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‘We would like to go back to one or two standard products which building societies and banks offer without brokers taking a cut’

Liberal Democrat Treasury spokesman Lord Oakeshott is all fired up, having just given a speech attacking Conservative Shadow Chancellor George Osborne at the party conference in Bournemouth.

Oakeshott, who is a pension fund manager at Olim Investment Managers, says senior people in the City have told him that Osborne is not fit to be Chancellor and does not understand the difference between a bank and an insurance company. He says: “He just cannot hack it. It is no wonder because he has never had a job outside politics. It is fairly personal but we think that is fair because that is the choice the country has got to make. If you want Vince as Chancellor, then vote Lib Dem.”

One of the main topics of the conference has been LibDem Shadow Chancellor Vince Cable’s announcement of a “mansion tax” – a 0.5 per cent annual levy for people owning houses over £1m. The idea has been heavily criticised, both by LibDem MPs who say they were not consulted, and from sections of the housing industry who say it is unworkable and unfair.

Oakeshott admits it was not presented in the best way but says he was involved in the proposals and supports them. “Now people are screaming about how pensioners with a £2m house will have to pay more. What about the pensioners who do not own a house at all who still have to pay council tax? People need to focus on the overall fairness. Perhaps we should not have presented it quite as much as a new tax but as a reform of unfair council tax. But we think it is absolutely right.”

He believes the Government is “pathetic” for failing to make the nationalised banks lend. “He who pays the piper calls the tune. They should tell them to lend more. That is what the country expects, it is not difficult. They should be setting month-by-month loan targets and challenging them if they do not achieve them.”

He blames this on a difference of opinion between the Treasury, which is concentrating on “taking a quick profit”, and the Prime Minister and Lord Mandelson who are more concerned with trying to get the lending flowing. “There is a paralysis at the heart of Government and we have been exposing it and we will go on exposing it but it is utterly pathetic when you own 70 per cent of the company to pretend you cannot control it.” He believes the Government will ultimately make a profit in selling off the bank stakes but says it should not rush into a sale and must take a medium to long-term view.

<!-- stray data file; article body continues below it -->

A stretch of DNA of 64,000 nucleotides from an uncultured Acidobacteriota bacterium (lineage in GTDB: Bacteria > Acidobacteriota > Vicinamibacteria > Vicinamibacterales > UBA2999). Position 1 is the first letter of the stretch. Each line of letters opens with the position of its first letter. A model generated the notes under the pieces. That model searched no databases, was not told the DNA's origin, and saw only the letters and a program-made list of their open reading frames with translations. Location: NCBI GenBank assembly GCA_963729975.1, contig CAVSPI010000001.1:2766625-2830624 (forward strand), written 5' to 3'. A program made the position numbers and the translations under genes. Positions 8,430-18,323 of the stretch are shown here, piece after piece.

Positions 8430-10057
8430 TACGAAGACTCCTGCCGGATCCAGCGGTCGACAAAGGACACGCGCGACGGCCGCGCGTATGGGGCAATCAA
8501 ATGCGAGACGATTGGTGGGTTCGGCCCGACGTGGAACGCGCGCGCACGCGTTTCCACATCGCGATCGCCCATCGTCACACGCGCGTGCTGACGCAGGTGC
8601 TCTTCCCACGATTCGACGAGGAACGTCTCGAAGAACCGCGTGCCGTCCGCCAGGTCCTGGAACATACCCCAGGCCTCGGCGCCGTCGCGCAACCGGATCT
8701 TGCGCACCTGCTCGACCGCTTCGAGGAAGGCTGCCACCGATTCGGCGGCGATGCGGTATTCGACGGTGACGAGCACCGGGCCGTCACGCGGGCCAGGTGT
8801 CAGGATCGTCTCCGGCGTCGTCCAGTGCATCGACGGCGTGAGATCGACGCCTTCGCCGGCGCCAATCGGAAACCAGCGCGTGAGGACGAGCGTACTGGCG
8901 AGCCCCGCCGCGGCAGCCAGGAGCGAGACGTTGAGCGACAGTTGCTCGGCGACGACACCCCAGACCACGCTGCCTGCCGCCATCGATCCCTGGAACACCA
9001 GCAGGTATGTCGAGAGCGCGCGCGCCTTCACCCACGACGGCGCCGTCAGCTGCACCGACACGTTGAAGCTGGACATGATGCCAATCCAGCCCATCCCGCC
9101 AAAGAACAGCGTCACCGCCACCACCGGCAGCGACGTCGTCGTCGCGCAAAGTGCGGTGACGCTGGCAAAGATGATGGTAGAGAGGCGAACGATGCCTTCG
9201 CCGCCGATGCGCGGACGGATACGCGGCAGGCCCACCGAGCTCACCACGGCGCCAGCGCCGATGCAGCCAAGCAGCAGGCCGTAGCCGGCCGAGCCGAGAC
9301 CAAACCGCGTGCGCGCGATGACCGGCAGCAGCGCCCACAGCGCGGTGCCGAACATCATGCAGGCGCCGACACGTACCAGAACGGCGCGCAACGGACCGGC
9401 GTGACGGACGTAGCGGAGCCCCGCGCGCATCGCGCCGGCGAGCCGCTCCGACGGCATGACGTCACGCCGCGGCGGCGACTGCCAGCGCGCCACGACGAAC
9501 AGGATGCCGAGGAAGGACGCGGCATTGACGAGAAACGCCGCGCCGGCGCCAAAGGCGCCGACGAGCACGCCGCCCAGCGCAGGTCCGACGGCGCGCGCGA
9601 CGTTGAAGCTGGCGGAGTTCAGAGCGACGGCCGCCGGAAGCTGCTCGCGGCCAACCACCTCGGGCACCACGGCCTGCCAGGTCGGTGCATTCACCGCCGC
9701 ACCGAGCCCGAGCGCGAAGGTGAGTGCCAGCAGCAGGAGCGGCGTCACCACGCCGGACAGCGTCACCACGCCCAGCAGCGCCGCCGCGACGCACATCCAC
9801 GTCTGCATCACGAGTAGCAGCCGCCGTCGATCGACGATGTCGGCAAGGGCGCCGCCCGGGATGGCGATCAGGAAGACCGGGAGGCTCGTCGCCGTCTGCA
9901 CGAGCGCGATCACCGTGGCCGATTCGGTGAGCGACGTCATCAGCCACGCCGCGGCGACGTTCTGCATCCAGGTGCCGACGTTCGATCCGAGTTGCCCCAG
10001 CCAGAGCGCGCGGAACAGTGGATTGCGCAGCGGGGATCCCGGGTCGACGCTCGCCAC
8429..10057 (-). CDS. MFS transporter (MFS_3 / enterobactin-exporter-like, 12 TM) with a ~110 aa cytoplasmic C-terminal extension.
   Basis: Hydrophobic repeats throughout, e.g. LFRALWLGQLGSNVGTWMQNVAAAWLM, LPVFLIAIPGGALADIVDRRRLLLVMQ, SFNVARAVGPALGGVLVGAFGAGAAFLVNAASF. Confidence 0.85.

Oakeshott argues that very high loan to value mortgages are dangerous and should have serious health warnings. He would like to see lenders offer a standard low-cost first-time-buyer 85 per cent LTV mortgage, almost like “a Tesco value mortgage”.

He is horrified by the extent to which mortgage brokers take a cut of mortgage sales and he wants more good value, direct products to be made available. “We would like to go back to one or two standard products which building societies and banks offer without brokers taking a cut.”

On the subject of pension reform, he says FSA chairman Lord Turner “bottled out” of increasing the state pension in the Turner Commission report. “Turner and his commissioners did not face up to the absolutely critical point that you cannot have a sustainable system of private pensions in Britain while you have still got so much means-testing on the basic state pension. They ducked the hard choice and now we are paying the price so they have got to take some of the responsibility.”

Oakeshott says he was disappointed the Government and the Tories did not back the LibDems’ calls for face-to-face independent financial advice on personal accounts for people over 50 and says they are a high-risk group. “Personal accounts are looking more and more like a looming train crash. For many, many people, it is going to be money down the drain.”

He says the advice landscape is “a total mess” with hundreds of Government and industry initiatives which nobody is aware of and says the Thoresen report was “a diversionary tactic”.

“There is one trusted place where people go for debt and pension advice and it is the Citizens Advice Bureau and that is the one stop shop that we should be supporting. Thoresen is a typical Government diversionary tactic.

“How many people on Bournemouth seafront have heard of Thoresen or most of these things? But they have all heard of the CAB, so for heaven’s sake get behind the CAB and support them and build up a proper network.”


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